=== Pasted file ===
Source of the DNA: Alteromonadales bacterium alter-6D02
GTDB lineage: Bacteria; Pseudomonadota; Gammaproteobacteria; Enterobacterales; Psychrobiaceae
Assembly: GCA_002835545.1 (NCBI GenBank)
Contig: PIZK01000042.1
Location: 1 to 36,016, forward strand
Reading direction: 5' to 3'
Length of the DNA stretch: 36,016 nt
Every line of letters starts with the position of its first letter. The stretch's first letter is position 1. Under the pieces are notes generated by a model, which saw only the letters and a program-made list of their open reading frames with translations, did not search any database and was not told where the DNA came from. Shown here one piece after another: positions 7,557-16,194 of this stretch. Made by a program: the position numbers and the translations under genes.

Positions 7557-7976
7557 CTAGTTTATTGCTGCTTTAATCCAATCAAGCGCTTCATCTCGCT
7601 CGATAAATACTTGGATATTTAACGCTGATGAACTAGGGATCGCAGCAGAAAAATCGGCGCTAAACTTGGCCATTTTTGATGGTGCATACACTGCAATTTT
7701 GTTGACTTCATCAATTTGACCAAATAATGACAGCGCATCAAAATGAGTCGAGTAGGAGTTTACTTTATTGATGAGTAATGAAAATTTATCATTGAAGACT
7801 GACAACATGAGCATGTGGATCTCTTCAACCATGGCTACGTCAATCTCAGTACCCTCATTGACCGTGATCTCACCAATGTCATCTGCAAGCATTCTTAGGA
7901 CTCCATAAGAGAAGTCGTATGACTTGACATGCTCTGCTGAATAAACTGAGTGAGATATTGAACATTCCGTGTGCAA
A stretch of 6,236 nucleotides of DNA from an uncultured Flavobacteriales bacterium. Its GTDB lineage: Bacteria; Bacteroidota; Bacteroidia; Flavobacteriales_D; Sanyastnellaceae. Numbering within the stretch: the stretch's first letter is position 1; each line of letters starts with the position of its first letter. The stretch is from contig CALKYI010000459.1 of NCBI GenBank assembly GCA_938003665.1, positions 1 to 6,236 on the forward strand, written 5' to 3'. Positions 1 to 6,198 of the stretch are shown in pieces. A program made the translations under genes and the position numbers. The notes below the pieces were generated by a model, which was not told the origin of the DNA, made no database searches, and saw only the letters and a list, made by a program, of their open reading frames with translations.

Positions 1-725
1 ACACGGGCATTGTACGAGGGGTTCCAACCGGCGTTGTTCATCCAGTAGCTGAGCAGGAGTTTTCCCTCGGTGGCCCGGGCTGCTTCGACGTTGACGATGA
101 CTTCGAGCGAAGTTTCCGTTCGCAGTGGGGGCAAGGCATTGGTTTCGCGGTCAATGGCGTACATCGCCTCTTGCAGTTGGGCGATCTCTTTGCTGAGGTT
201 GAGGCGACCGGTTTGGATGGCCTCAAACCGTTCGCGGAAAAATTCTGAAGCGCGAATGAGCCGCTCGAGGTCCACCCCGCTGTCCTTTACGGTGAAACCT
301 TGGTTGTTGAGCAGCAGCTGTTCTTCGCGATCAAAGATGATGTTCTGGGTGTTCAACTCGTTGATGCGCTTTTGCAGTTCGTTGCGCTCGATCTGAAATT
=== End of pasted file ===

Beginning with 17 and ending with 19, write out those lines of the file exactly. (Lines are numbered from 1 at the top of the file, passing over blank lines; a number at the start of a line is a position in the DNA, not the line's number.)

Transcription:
1 ACACGGGCATTGTACGAGGGGTTCCAACCGGCGTTGTTCATCCAGTAGCTGAGCAGGAGTTTTCCCTCGGTGGCCCGGGCTGCTTCGACGTTGACGATGA
101 CTTCGAGCGAAGTTTCCGTTCGCAGTGGGGGCAAGGCATTGGTTTCGCGGTCAATGGCGTACATCGCCTCTTGCAGTTGGGCGATCTCTTTGCTGAGGTT
201 GAGGCGACCGGTTTGGATGGCCTCAAACCGTTCGCGGAAAAATTCTGAAGCGCGAATGAGCCGCTCGAGGTCCACCCCGCTGTCCTTTACGGTGAAACCT